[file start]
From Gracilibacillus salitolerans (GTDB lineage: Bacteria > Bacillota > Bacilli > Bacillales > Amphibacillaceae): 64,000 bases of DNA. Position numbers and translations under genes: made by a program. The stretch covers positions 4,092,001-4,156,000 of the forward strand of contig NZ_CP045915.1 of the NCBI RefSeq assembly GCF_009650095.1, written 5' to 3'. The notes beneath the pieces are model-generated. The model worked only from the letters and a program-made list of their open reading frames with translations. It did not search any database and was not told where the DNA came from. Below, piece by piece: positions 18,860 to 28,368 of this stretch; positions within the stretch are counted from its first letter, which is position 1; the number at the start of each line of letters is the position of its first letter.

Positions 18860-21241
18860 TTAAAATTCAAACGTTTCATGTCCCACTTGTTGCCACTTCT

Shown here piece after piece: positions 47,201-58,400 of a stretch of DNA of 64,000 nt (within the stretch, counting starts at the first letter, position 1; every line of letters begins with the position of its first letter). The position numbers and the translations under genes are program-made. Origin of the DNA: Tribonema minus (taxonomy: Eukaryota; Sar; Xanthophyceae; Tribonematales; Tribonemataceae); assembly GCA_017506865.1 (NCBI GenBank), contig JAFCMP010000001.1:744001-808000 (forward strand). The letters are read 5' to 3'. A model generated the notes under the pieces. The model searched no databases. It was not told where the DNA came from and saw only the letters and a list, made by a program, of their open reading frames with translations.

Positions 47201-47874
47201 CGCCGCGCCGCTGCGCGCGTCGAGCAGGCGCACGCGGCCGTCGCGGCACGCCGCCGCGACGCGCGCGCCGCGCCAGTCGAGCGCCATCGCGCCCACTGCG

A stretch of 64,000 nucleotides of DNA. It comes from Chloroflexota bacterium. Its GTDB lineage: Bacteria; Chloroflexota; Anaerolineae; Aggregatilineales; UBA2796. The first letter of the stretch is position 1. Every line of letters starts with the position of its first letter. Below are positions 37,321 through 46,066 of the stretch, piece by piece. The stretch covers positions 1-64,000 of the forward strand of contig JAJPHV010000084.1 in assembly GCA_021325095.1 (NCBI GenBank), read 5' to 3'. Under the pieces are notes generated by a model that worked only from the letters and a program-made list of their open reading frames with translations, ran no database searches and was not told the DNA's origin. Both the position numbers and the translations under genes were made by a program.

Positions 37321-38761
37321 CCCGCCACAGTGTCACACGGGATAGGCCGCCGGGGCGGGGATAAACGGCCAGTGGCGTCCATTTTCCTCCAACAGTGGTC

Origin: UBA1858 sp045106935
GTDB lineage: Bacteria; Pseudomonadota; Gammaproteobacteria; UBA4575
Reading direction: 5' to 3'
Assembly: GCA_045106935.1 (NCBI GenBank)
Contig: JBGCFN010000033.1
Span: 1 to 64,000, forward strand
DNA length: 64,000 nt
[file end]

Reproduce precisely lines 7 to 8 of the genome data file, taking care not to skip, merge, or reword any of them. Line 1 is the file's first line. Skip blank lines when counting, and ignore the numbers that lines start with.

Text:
A stretch of 64,000 nucleotides of DNA. It comes from Chloroflexota bacterium. Its GTDB lineage: Bacteria; Chloroflexota; Anaerolineae; Aggregatilineales; UBA2796. The first letter of the stretch is position 1. Every line of letters starts with the position of its first letter. Below are positions 37,321 through 46,066 of the stretch, piece by piece. The stretch covers positions 1-64,000 of the forward strand of contig JAJPHV010000084.1 in assembly GCA_021325095.1 (NCBI GenBank), read 5' to 3'. Under the pieces are notes generated by a model that worked only from the letters and a program-made list of their open reading frames with translations, ran no database searches and was not told the DNA's origin. Both the position numbers and the translations under genes were made by a program.

Positions 37321-38761